Thursday, September 20, 2018

"Love Grammar" by John Parr

Song#:  2533
Date:  11/16/1985
Debut:  92
Peak:  89
Weeks:  2
Genre:  Rock

Pop Bits:  Earlier in '85, Parr issued out "Magical," the second single from his self-title debut album. It was a good hit at Rock getting to #11 while only reaching #73 Pop. Still, it was enough to warrant a third single and this track was selected. Unfortunately, soon after its release a song Parr recorded for a film, "St. Elmo's Fire (Man in Motion)," was also put out. Of course, that song became a chart topper while "Love Grammar" got completely ignored. While having the hit was fantastic, it didn't come at the best time. Parr had nothing to follow it up. He was working with other artists at the time and had not recorded anything for his second album yet. Wanting to keep Parr's name out there and hoping to capitalize on the #1 "St. Elmo's," his label reissued "Love Grammar" and paired it with a new MTV video. Despite the extra push, the song still didn't connect and it disappeared after a quick couple of weeks on the chart. It even failed to make the Rock chart. Parr wouldn't be able to get out any new material for another year.

ReduxReview:  This didn't need to be released a second time. Regardless of "St. Elmo's," this wasn't going to be a hit. It wants to be an arena rock type of track via someone like Bon Jovi and it is nearly successful in the chorus, but the balance of the song isn't memorable. It makes for an interesting album track, but it really wasn't a good single candidate. Plus, after the more mainstream sound of "St. Elmo's," no one was going to pay attention to this rockin' track.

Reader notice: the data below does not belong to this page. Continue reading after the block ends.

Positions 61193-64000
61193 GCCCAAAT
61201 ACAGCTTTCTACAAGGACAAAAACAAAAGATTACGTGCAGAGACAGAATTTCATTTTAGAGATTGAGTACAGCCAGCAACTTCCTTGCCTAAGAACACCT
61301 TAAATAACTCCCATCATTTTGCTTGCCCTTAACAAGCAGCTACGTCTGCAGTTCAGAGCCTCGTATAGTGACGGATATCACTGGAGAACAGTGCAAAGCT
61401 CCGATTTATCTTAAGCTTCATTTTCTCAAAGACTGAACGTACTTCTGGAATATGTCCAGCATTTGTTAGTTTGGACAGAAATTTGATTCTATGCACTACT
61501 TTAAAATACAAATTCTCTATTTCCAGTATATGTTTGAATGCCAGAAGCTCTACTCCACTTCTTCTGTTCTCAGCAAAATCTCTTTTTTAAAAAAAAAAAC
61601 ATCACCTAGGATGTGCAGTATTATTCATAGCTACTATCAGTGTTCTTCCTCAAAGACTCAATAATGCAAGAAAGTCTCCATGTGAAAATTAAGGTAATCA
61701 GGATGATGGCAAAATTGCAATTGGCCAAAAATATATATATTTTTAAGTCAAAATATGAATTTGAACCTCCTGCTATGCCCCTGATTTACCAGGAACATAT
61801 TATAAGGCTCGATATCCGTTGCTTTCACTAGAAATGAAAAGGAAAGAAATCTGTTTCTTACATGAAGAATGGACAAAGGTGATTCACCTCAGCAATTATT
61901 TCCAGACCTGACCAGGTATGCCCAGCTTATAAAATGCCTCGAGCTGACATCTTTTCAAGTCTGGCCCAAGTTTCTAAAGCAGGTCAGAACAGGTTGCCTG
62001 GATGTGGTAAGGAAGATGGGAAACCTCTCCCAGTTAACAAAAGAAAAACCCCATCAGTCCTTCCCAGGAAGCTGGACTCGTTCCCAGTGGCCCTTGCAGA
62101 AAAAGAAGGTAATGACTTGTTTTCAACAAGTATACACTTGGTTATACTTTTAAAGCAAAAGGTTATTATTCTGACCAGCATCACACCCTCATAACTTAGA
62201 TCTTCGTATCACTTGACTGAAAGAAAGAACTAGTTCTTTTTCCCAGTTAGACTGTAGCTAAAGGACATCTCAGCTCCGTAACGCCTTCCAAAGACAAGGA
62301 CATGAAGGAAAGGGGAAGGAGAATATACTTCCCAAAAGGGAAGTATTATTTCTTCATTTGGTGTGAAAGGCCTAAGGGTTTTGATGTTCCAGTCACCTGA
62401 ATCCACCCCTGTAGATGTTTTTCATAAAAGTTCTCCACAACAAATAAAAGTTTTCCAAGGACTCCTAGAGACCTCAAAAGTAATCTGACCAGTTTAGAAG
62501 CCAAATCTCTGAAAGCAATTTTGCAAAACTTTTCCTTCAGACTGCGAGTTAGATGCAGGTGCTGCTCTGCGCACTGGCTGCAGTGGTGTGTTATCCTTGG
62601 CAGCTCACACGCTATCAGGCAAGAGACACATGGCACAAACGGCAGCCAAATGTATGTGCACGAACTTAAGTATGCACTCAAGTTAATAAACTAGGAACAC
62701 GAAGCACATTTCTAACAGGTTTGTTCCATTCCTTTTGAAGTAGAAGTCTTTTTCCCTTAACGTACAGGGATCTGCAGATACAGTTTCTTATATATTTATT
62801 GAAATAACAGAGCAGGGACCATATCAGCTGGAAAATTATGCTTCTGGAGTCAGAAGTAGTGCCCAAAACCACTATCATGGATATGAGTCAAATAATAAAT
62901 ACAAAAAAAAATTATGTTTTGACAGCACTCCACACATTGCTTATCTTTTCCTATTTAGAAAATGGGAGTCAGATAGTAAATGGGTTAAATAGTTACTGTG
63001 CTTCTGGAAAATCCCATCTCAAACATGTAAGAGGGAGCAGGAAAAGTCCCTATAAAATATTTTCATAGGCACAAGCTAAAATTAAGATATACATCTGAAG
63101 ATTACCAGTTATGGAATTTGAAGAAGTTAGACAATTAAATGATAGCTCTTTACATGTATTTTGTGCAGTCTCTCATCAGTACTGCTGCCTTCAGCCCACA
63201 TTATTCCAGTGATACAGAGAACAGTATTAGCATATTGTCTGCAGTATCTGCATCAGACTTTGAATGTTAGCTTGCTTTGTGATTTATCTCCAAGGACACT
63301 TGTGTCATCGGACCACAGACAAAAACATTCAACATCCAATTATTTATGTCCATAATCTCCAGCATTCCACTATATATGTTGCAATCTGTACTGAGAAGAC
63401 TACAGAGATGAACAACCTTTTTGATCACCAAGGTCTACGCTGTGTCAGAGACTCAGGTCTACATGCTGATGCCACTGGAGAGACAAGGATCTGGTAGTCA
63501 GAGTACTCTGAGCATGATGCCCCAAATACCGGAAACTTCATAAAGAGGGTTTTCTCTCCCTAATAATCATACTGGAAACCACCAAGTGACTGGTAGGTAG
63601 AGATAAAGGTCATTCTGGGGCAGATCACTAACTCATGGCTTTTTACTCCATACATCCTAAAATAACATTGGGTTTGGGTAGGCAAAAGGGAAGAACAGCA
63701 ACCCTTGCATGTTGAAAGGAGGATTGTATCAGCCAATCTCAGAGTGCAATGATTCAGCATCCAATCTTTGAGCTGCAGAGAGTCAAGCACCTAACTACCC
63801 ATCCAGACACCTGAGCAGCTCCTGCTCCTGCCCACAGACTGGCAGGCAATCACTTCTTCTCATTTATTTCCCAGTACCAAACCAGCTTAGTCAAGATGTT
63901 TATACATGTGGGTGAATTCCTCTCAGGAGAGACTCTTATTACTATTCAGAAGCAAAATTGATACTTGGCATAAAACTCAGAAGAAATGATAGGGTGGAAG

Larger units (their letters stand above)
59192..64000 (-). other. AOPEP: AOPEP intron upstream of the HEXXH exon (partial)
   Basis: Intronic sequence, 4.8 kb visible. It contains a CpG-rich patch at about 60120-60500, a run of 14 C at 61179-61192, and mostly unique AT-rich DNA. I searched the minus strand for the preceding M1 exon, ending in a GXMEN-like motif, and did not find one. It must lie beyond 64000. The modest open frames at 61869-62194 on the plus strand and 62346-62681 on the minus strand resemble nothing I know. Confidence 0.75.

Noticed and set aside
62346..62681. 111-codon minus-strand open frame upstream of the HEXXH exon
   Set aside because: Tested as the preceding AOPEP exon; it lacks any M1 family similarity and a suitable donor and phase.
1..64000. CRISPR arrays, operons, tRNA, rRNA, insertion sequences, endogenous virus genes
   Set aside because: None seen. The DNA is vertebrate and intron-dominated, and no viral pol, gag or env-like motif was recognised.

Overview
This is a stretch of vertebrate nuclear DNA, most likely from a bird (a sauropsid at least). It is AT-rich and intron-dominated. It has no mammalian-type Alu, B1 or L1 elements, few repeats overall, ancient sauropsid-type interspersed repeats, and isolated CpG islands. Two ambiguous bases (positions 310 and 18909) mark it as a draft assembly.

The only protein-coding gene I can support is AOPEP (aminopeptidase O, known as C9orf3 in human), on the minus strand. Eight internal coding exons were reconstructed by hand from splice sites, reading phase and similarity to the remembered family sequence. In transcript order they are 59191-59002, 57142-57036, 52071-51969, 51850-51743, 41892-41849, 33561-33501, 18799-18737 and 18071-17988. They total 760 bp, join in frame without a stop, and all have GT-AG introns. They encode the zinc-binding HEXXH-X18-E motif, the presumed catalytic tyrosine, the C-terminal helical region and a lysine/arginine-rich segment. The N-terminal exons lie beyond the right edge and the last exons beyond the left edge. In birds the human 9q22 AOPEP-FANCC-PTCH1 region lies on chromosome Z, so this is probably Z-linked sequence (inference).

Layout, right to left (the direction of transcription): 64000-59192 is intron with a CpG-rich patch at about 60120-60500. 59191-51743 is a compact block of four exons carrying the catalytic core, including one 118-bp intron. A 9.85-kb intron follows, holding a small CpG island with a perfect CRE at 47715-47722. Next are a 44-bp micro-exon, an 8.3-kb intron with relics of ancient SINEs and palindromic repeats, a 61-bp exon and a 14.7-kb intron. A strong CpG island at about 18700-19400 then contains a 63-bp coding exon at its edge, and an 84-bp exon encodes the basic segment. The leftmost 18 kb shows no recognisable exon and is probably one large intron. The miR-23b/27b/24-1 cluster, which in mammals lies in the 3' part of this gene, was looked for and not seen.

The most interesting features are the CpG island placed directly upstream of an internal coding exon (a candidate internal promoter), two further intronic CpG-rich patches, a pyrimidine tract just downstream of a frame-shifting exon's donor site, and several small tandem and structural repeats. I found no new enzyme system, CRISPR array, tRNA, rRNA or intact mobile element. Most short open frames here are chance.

ReduxRating:  5/10

Trivia:  Thanks to "St. Elmo's," Parr got more opportunities to supply songs for movie soundtracks. This song would be used in the 1986 film The Flight of the Spruce Goose, which starred Karen Black (Easy Rider, Airport '75). Parr would also write a song specifically for the film titled "Steal You Away (Flight of the Spruce Goose)." It would appear in the movie and become the closing track on Parr's second album, 1986's Running the Endless Mile. Parr also had songs in the films Quicksilver, Three Men and a Baby, American Anthem, The Running Man, and Near Dark.


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